by Nick Cady, Legal Director
Last week Senator Wyden held a hearing on his O&C bill, a bill aimed at doubling logging in Western Oregon by suspending foundation environmental laws like the Endangered Species Act and the National Environmental Policy Act and mandating clearcutting on one million acres of public forest lands. Cascadia had been following the progress of this bill closely as it would have completely dismantled Clinton’s Northwest Forest Plan, the compromise in place since 1994 that has guided management of our Northwest forests.
To help put pressure on Wyden’s fellow legislators in the Senate Energy and Natural Resources Committee, Francis and I journeyed to Washington DC and with the assistance of Steve Holmer from the American Bird Conservancy, arranged a series of meetings to express our concerns with the bill. Our days were crammed full of back to back meetings, and we got into a rhythm delivering our message.
First we wanted to discount the scientific pretext that Wyden had attempted to give the bill. Wyden had been working with Drs. Norm Johnson and Jerry Franklin in developing this new logging plan, and was using the affiliation of these scientists to give the new logging a “scientific” justification, that Oregon needed more young post-fire forest. Drs. Johnson and Franklin had argued that their style of clearcutting, called “variable retention regeneration harvest,” would be similar to young post-fire forest.
To those unfamiliar with the landscape in Oregon, this might seem a reasonable proposal, so Francis and I relayed to these out-of-state senators the reality of the situation on the ground. The truth is, about half of Oregon’s timbered lands are privately owned and clearcut every 40 years. Therefore, young post-clearcut forest abounds in Oregon. Drs. Johnson and Franklin conveniently neglected this significant factor from their equation. Additionally, following the numerous fires in Oregon this past summer and over the past decade, there is currently a great deal of post-fire habitat across the landscape. But instead of preserving this habitat, the BLM is currently in the process of trying to “salvage log” and replant these areas. It becomes plainly clear from the situation on the ground, that this young post-fire habitat justification is merely a pretense for aggressive clearcutting on public land.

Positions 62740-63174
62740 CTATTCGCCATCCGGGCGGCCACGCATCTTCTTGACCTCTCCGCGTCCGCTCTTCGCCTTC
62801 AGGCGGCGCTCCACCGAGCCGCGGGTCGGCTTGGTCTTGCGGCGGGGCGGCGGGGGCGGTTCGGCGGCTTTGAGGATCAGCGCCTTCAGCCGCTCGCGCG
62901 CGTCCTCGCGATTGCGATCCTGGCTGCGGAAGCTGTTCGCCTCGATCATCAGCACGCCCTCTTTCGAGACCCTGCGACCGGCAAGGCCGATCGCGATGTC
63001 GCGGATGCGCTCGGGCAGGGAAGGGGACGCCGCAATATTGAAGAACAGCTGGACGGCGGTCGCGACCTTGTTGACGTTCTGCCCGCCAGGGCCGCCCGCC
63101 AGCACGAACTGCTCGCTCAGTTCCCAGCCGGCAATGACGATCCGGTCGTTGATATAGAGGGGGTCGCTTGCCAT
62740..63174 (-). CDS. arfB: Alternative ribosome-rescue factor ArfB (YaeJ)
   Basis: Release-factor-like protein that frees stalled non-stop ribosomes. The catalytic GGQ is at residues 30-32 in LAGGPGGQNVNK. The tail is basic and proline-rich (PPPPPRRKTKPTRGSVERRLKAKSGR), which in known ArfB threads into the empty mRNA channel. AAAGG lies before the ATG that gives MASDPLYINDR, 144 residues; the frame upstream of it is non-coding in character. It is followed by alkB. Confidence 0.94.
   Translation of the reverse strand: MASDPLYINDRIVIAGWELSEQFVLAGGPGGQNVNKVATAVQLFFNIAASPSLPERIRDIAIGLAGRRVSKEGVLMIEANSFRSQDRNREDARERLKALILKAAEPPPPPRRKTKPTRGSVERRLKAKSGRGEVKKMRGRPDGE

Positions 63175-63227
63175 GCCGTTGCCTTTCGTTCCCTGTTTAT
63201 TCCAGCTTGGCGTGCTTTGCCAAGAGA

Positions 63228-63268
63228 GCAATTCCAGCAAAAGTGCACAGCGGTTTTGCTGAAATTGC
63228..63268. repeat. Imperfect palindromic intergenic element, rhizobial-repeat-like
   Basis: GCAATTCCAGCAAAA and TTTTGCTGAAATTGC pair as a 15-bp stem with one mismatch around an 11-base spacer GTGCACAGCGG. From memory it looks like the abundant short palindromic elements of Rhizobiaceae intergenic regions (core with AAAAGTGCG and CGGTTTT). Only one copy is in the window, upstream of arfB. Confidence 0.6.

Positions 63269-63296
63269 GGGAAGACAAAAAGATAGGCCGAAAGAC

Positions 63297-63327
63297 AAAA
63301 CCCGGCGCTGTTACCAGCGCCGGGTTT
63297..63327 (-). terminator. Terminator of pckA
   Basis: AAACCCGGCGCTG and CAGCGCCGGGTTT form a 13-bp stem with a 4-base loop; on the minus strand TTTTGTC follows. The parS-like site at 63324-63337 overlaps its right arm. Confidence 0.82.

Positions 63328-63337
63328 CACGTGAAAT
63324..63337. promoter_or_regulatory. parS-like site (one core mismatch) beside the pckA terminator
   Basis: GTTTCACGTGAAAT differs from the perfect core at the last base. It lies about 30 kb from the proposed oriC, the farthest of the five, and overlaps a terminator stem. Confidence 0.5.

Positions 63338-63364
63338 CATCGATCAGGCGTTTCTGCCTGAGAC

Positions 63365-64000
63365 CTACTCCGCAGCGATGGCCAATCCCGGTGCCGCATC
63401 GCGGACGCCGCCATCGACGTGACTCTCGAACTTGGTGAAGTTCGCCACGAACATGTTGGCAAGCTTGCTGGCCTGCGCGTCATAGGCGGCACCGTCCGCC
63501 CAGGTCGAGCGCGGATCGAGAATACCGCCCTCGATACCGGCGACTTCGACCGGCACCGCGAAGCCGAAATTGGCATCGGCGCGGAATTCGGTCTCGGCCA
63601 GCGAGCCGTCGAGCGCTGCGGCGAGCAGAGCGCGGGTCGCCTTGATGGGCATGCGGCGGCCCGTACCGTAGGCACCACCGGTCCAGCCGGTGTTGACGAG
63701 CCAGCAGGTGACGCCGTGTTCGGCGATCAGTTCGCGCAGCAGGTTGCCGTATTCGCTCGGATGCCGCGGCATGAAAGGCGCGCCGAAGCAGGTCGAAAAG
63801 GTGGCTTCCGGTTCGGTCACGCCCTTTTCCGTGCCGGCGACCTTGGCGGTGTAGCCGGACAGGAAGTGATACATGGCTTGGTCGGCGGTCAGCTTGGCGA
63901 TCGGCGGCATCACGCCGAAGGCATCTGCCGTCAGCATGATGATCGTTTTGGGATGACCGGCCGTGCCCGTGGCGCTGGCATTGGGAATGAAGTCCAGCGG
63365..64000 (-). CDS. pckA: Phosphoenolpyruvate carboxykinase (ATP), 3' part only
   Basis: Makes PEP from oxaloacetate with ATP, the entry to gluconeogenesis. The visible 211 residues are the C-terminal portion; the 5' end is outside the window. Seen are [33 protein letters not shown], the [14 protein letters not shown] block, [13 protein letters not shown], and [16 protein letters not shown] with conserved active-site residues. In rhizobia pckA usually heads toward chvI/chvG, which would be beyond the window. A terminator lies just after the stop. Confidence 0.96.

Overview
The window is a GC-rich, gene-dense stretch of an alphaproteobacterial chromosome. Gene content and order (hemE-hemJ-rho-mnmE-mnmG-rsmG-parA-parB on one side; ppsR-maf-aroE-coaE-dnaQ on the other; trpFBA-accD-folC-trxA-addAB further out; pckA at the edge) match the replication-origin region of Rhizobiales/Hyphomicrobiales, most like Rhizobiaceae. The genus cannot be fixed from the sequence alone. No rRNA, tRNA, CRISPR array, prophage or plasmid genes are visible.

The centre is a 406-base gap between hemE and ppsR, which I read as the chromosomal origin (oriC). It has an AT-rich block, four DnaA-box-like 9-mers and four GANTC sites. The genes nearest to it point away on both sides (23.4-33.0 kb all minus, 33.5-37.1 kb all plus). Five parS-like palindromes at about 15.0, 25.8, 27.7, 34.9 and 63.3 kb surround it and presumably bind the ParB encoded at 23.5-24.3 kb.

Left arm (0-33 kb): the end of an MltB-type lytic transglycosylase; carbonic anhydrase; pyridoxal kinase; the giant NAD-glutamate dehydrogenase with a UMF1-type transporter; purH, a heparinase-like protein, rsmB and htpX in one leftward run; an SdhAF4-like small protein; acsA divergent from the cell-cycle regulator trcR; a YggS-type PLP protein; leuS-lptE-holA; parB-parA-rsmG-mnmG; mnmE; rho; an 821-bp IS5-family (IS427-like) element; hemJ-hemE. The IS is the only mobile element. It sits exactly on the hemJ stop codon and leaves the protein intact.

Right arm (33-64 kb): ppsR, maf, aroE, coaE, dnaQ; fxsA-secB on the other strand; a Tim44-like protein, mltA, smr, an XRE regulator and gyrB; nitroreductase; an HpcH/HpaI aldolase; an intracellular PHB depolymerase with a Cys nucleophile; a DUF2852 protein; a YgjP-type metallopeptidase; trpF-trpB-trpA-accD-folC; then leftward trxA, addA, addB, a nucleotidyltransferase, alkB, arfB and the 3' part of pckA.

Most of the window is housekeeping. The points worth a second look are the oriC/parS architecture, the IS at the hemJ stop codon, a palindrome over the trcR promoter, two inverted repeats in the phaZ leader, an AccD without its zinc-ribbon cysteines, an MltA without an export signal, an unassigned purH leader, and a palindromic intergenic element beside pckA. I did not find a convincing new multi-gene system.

Francis and I also sought to dispel another mischaracterization that Wyden focused on so prominently in his hearing. That was the use of the word “gridlock.” Senator Wyden portrayed a haunting picture, where “every tree had its own lawyer” and that Oregon’s public lands were not producing any timber. The Senator also described Francis and myself as “no-cut” “fanatics.” We pointed out in our meetings that this was untrue. Our public lands in Oregon have been largely meeting and in some instances exceeding their timber targets for over five years. For the most part, the BLM and Forest Service have focused on restoratively thinning the hundreds of thousands of acres of plantations that had been created over a half century of rampant and unregulated clearcutting. Francis and I pointed out that our conservation organizations rarely challenge such sales, and that the BLM had offered 96% of their allocated harvest levels under the Northwest Forest Plan by largely thinning. These forests, as admitted by the BLM in front of Senator Wyden, had at a minimum another 20 years worth of thinning in them.
It became clear after both hearing the Department of Interior and Bureau of Land Management testify, that people largely perceived this bill as unworkable. In fact, the BLM thought that this bill would be entirely “unworkable.” The mandatory clearcutting levels in the bill were perceived as archaic and leading to controversy. The dismantling of the National Environmental Policy Act and the Endangered Species Act was opposed by fellow democrats, the government agencies themselves, and the entire nationwide conservation community.
Despite all this opposition from Senate democrats, the BLM, the Fish and Wildlife Service, and the entire conservation community, Senator Wyden is continuing to push this bill forward. He was just recently traveling through Southern Oregon in an attempt to build local support. However, he soon realized what we at Cascadia had discovered long ago, that rural Oregonians do not want clearcutting on public lands in their communities. These communities no longer strictly rely on timber jobs to persist, and the private timber industry is still booming in these areas. Our public lands provide clean drinking water for our communities. They attract tourists for the vast recreational opportunities. They also provide essential habitat for struggling salmon populations, and rapidly declining spotted owl and marbled murrelets populations.
Old forests are rare in Oregon. To satisfy corporate timber interests, our democratic Senator, Senator Ron Wyden is proposing to trade in what remains of our mature forests, which are about to become old growth, for clearcuts, undermining our nation’s core environmental laws along the way. We urge you to contact Senators Wyden and Merkley and tell them that this bill will harm the people they are supposed to represent, Oregonians.